The Brooklyn Nets on Thursday suspended guard Kyrie Irving for a least five games without pay, saying he's "currently unfit to be associated" with the team after his repeated refusal to apologize for posting about an antisemitic movie last week. "Over the last several days, we have made repeated attempts to work with Kyrie Irving to help him understand the harm and danger of his words and actions," the Nets said. His refusal to "disavow antisemitism when given a clear opportunity" was "deeply disturbing" and constituted "conduct detrimental to the team."
Since Irving posted about Hebrews to Negroes: Wake Up Black America, the NBA, the Nets, the National Basketball Players Association, and team owner Joe Tsai issued statements against antisemitism, the Nets fired coach Steve Nash, and NBA Commissioner Adam Silver expressed his disappointment that Irving's "has not offered an unqualified apology and more specifically denounced the vile and harmful content contained in the film he chose to publicize."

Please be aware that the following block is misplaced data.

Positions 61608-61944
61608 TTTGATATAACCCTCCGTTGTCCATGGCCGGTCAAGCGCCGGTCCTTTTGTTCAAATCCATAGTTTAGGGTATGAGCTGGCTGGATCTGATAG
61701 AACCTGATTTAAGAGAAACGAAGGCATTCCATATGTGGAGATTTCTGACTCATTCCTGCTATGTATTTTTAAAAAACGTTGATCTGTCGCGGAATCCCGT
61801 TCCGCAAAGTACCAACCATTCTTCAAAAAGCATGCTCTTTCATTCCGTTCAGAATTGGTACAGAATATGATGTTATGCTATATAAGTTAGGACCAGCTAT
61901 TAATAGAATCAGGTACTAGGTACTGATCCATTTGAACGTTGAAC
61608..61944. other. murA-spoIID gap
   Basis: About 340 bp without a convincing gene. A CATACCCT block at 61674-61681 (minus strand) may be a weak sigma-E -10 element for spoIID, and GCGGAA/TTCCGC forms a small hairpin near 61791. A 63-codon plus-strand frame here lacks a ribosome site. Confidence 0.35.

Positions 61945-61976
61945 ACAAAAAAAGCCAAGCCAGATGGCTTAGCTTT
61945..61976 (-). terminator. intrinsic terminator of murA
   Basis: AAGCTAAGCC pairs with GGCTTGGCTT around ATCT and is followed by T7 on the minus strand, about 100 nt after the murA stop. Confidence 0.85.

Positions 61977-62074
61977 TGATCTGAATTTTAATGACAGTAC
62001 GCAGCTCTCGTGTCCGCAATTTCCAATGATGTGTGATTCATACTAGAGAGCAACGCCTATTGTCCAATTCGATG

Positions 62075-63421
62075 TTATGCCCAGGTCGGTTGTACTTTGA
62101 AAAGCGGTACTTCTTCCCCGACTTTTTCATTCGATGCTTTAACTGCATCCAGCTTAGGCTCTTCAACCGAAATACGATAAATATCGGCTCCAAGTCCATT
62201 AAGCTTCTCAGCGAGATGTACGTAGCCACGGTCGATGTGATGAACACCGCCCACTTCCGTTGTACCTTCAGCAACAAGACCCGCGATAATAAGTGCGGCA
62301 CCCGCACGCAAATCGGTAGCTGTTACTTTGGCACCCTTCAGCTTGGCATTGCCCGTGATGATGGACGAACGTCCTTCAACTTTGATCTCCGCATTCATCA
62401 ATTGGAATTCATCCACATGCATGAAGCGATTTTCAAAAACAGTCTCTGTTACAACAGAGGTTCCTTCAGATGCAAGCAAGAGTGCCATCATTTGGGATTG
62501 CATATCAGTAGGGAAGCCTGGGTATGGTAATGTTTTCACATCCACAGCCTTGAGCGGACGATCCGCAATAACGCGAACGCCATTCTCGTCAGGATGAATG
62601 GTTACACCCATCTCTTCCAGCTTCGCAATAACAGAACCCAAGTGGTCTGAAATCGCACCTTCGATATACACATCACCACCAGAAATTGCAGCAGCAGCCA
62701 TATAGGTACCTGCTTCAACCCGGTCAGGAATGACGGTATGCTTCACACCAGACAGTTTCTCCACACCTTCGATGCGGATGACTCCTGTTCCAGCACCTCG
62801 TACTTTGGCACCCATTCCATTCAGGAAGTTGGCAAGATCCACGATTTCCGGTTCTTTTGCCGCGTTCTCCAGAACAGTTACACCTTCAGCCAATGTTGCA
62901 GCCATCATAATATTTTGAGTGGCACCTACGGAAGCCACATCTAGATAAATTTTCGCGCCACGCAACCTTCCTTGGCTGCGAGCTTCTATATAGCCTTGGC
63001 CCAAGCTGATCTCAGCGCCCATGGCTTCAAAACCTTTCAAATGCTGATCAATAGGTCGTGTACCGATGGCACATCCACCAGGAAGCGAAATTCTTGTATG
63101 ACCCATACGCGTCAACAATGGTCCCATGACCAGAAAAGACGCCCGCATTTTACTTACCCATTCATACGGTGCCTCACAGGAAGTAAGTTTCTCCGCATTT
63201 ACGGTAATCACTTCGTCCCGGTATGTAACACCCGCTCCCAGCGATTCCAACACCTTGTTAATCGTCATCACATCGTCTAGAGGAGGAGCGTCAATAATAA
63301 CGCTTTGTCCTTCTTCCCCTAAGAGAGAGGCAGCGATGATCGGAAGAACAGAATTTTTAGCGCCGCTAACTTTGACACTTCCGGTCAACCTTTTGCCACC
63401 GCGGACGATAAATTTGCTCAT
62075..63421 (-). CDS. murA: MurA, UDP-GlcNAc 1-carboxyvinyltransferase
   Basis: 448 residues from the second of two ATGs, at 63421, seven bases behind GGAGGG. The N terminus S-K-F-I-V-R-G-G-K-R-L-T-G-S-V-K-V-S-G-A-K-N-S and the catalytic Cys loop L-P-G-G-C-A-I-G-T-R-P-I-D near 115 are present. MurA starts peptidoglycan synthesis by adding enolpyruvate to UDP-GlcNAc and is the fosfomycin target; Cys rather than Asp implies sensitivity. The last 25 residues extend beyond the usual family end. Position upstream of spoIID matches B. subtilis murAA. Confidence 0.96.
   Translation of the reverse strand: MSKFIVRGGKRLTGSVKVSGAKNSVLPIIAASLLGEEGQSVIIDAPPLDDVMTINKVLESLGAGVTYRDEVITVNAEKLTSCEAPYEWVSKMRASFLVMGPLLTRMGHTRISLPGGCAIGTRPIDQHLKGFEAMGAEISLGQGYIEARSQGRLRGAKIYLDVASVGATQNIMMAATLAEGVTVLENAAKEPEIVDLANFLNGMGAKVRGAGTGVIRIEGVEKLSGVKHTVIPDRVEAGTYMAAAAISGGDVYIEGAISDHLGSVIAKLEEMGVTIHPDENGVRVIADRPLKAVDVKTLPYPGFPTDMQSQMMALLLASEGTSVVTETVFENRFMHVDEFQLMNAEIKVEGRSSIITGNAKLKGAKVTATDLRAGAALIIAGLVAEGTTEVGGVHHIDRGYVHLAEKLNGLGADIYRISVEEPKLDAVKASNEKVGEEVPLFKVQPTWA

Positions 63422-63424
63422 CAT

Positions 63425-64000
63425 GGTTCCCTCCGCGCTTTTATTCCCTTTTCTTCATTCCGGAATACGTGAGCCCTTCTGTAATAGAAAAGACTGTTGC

Irving gave it another go Thursday afternoon in a press conference, and it didn't go well. After the Nets announced the punishment, Anti-Defamation League CEO Jonathan Greenblatt called suspension "well-deserved" and said the ADL will no longer accept the $500,000 donation Irving announced Wednesday to support anti-hate causes with the Jewish organization.
Irving, 30, won't take the court again until at least Nov. 13, assuming he meets the conditions the Nets set for his reinstatement. The suspension will cost the all-star guard $1.25 million of his $36.9 million salary this year, The Washington Post reports.